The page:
First, the good news: The defamation case against Dixie Chick Natalie Maines was dismissed. Libel and slander are fairly hard to prove, in this country, because the litigant has to establish "malice." Terry Hobbs's legal team failed to do so.
The lawsuit, filed in November 2008, claimed Maines' comments were "malicious, libelous, slanderous and false" and sought damages.
But U.S. District Judge Brian Miller ruled Tuesday that Hobbs couldn't establish "actual malice" — that Maines knew the statements were false or that she made them with "reckless disregard" of the truth.
To me the larger point was that she said nothing untrue. She never accused Terry Hobbs of murder, as he'd claimed, and as was unfortunately reported by numerous sloppy reporters and bloggers. Every statement I read, from her, at the time, struck me as quite careful. Judge Miller found the same; that she'd based her statements on court documents, and did not embellish.
Miller noted Maines rejected changes to the letter she posted on the Web site because she didn't want to stray from information she'd received from the West Memphis Three's attorneys.
"All of the legal stuff is copied directly from the court filing and legal papers that were written by the defense team," Maines wrote to an e-mail to her manager, which was included in the court record. "I don't want to put any of that in my own words."
So, today we can appreciate a sensible court decision, with regards to a spurious law suit. The irony, though, is not lost on me. As hard as it is to sue a person for libel, in this country, it is apparently all too easy to convict children of murder, with absolutely no physical evidence, let alone logic, and leave them, to rot, in prison for years.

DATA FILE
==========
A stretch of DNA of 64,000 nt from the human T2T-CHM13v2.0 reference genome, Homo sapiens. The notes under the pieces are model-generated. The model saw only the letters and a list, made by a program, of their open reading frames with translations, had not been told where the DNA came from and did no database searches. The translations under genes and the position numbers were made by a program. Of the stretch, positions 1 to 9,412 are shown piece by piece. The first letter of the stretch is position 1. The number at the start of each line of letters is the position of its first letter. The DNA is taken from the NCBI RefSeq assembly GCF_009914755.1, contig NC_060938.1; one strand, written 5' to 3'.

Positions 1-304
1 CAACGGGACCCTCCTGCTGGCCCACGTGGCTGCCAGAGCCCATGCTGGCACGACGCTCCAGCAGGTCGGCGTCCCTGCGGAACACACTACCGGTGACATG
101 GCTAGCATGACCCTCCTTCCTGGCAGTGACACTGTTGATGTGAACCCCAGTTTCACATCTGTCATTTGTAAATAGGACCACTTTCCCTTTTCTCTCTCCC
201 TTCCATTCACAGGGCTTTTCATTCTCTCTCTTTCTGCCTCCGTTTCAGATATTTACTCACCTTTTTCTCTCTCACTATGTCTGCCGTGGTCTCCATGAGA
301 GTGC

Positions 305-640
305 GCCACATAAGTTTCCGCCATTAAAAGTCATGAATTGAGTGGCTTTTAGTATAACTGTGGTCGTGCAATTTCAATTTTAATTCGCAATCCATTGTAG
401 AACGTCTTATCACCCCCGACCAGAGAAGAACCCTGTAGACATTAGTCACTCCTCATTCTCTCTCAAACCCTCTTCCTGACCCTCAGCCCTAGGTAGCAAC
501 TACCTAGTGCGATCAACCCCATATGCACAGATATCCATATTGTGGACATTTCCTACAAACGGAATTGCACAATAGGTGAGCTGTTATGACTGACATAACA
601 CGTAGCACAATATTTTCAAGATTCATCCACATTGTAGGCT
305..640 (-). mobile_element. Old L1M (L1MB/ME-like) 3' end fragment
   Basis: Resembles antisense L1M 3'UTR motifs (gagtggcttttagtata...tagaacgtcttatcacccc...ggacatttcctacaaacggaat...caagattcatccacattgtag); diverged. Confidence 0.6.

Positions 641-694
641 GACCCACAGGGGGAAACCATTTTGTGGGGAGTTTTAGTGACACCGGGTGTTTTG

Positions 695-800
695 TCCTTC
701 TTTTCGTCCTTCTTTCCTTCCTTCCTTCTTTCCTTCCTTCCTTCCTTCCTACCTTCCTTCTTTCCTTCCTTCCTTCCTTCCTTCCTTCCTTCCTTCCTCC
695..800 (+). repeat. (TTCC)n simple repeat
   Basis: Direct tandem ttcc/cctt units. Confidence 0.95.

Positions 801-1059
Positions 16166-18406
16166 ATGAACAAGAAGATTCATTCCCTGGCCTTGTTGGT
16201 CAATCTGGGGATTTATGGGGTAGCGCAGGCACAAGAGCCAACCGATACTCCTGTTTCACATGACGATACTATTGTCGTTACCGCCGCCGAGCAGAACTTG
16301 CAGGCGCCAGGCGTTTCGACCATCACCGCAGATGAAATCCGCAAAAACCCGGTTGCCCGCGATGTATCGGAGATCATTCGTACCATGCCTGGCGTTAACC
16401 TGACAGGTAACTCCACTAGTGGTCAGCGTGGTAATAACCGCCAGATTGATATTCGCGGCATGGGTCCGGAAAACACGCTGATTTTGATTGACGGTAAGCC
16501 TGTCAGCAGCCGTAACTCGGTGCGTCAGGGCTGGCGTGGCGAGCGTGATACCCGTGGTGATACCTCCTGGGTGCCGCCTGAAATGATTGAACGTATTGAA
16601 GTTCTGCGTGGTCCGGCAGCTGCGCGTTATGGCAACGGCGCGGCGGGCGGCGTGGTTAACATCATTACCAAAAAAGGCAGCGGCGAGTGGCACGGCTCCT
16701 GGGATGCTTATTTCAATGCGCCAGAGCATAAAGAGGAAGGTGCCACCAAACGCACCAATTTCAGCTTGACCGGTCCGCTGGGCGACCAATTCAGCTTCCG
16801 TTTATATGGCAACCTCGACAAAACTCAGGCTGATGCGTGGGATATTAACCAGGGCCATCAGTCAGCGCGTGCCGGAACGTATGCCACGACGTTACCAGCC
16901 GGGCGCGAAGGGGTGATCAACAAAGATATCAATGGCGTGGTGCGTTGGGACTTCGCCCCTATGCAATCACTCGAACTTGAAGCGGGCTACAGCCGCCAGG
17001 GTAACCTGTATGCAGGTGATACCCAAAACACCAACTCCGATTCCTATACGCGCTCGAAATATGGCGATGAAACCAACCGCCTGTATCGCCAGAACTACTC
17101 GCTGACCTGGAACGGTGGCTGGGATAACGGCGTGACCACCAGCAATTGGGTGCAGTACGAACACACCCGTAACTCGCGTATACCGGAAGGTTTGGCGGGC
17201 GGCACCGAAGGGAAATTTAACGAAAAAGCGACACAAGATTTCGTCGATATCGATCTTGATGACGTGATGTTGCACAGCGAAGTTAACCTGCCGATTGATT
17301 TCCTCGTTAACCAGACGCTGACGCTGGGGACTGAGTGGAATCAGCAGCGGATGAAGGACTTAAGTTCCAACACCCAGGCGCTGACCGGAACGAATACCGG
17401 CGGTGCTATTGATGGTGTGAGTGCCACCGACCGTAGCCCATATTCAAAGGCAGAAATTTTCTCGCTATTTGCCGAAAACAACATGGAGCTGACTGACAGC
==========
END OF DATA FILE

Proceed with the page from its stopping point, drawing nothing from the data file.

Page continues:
Now, the bad news: Compelling new witness testimony (previously discussed here) will not be considered by the Arkansas Supreme Court, in the appeal, from death row inmate Damien Echols.
Three women’s witness statements will not be considered by the Arkansas Supreme Court in deciding whether they’ll order a new trial for convicted murderer Damien Echols.
Justices denied a motion for staying Echols’ appeal and refused to consider new witness statements submitted for review earlier this month.
No written explanation accompanied the decision. Officials with the Arkansas Supreme Court in Little Rock said it is common for motion rulings not to have written explanations.
In November KTHV ran a three part series, on the case, asking, "Was Justice Served for the WM3 & the Victims?" It gives a pretty decent overview.
Also worth seeing is a surprisingly thorough story on the appeals and the evidence.
Echols remains hopeful that once this goes to a federal court, he will be granted a new trial. I, like Natalie Maines, remain astonished that Damien Echols, Jason Baldwin, and Jessie Misskelley, are still in prison over 15 years later.